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Thread: Correlation of R1b with mt DNA H? autosomal DNA?

  1. #61
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    This may be a topic for another thread, since this one is already kind of long, but what about lactase persistence? It certainly seems that lactase persistence would come in handy for pastoralist populations and would just naturally tend to come to be prevalent in them. Take a look at a map of the most common LP gene among Eurasians, C/T 13910:

    http://pastmist.files.wordpress.com/2009/04/lp1.jpg

    It's obviously at its most frequent in R1b-rich environments.

    I hesitate to mention this (because I am still kind of sick to death of the whole "Indo-European" thing), but weren't the Indo-Europeans - if there ever were such a people - supposed to be big-time pastoralists? If so, why is LP so obviously wimpy in the Pontic-Caspian Urheimat and on down into India?
    Last edited by rms2; 06-12-2013 at 11:36 AM.

  2. #62
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    Quote Originally Posted by rms2 View Post
    This may be a topic for another thread, since this one is already kind of long, but what about lactase persistence? It certainly seems that lactase persistence would come in handy for pastoralist populations and would just naturally tend to come to be prevalent in them. Take a look at a map of the most common LP gene among Eurasians, C/T 13910:

    http://pastmist.files.wordpress.com/2009/04/lp1.jpg

    It's obviously at its most frequent in R1b-rich environments.

    I hesitate to mention this (because I am still kind of sick to death of the whole "Indo-European" thing), but weren't the Indo-Europeans - if there ever were such a people - supposed to be big-time pastoralists? If so, why is LP so obviously wimpy in the Pontic-Caspian Urheimat and on down into India?
    I think this a good thread to catalog these kinds of things. Some do or must overlap.

    ... and there is some kind of correlation between R1b-L11 and lactose persistence at least when you look at Western and Northern Europe.

    I've seen this before but this is the first time I noticed two things.
    1) About at Austria/Slovakia, there is a lactose persistence higher yellowish frequency hotspot amidst the lower frequency green in Central Europe.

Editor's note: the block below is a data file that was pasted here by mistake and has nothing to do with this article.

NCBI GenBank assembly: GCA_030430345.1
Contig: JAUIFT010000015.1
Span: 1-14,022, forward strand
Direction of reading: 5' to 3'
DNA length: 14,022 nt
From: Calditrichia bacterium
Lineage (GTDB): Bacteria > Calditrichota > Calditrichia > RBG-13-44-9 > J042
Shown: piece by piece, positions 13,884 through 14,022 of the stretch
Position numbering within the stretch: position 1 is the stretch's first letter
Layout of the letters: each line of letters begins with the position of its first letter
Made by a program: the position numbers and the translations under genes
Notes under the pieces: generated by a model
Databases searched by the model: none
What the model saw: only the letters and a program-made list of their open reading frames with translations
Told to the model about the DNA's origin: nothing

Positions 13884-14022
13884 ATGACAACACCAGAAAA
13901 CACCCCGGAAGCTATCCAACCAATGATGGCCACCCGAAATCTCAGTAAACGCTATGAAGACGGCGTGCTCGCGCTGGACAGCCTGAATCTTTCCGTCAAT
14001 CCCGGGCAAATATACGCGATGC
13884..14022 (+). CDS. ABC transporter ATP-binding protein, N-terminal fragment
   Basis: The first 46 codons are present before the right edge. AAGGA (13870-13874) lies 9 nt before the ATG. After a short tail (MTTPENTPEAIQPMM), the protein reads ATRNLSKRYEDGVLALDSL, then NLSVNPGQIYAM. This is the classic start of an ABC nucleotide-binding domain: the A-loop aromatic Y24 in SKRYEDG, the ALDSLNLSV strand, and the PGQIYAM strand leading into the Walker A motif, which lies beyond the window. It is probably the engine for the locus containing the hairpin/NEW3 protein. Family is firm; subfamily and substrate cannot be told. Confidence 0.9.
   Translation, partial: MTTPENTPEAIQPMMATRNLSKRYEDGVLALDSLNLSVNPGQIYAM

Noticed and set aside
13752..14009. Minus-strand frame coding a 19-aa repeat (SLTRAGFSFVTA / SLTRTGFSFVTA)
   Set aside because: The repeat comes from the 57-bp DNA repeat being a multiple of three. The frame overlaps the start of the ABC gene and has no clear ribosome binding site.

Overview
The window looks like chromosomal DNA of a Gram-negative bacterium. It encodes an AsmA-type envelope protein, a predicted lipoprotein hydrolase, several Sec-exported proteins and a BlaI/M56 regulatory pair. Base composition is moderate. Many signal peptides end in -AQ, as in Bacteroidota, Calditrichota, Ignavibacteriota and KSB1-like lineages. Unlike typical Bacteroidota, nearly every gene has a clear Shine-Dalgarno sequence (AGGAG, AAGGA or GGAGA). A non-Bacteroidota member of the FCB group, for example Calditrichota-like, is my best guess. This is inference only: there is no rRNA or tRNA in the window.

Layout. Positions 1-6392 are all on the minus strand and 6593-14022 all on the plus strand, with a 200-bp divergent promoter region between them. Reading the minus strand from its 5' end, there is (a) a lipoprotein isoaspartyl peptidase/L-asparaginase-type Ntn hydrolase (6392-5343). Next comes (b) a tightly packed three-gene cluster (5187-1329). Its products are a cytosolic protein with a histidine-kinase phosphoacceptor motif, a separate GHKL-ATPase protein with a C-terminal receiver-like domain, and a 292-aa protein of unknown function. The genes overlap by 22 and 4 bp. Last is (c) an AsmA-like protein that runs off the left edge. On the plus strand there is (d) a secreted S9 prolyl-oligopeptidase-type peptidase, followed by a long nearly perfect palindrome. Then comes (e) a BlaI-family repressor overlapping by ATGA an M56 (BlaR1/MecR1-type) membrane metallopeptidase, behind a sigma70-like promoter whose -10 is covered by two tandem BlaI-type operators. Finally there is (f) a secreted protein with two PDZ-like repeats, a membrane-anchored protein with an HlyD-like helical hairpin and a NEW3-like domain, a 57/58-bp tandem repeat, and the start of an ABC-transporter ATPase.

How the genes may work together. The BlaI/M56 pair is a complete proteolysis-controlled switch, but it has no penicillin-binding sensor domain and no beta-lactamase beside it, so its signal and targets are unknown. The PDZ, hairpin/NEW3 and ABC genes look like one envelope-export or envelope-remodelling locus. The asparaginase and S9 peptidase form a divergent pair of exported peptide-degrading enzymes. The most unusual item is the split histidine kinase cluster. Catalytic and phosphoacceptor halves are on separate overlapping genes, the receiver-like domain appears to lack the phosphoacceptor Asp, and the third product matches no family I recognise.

2) The Fertile Crescent is almost replicated by the blue swoop of very low frequency lactose persistence.

    I think one concern about how we often think about the Indo-Europeans is that they were "one" people speaking a common language. By definition, PIE was a common language (last time it was so) but that doesn't mean all PIE speakers were of a single culture. Also early adopters of IE speaking or those around the edges may definitely have been different. David Anthony would not call the Yamnaya a culture, but an horizon because it wasn't really one culture, one tribe or one nation. It was a multitude with some interconnection/exchange.
    Last edited by TigerMW; 06-12-2013 at 07:02 PM.

  3. #63
    Quote Originally Posted by rms2 View Post
    This may be a topic for another thread, since this one is already kind of long, but what about lactase persistence? It certainly seems that lactase persistence would come in handy for pastoralist populations and would just naturally tend to come to be prevalent in them. Take a look at a map of the most common LP gene among Eurasians, C/T 13910:

    http://pastmist.files.wordpress.com/2009/04/lp1.jpg

    It's obviously at its most frequent in R1b-rich environments.

    I hesitate to mention this (because I am still kind of sick to death of the whole "Indo-European" thing), but weren't the Indo-Europeans - if there ever were such a people - supposed to be big-time pastoralists? If so, why is LP so obviously wimpy in the Pontic-Caspian Urheimat and on down into India?
    Who is this obvious to? That is just one mutation. 22018A is probably more common than 13910T in Asia. Not to mention the likely local mutations that only exist in Asia. Of course this doesn't account for the likely bottleneck that occured in NW Europe. That R1b relationship doesn't apply to West Asia or the Balkans anyways.

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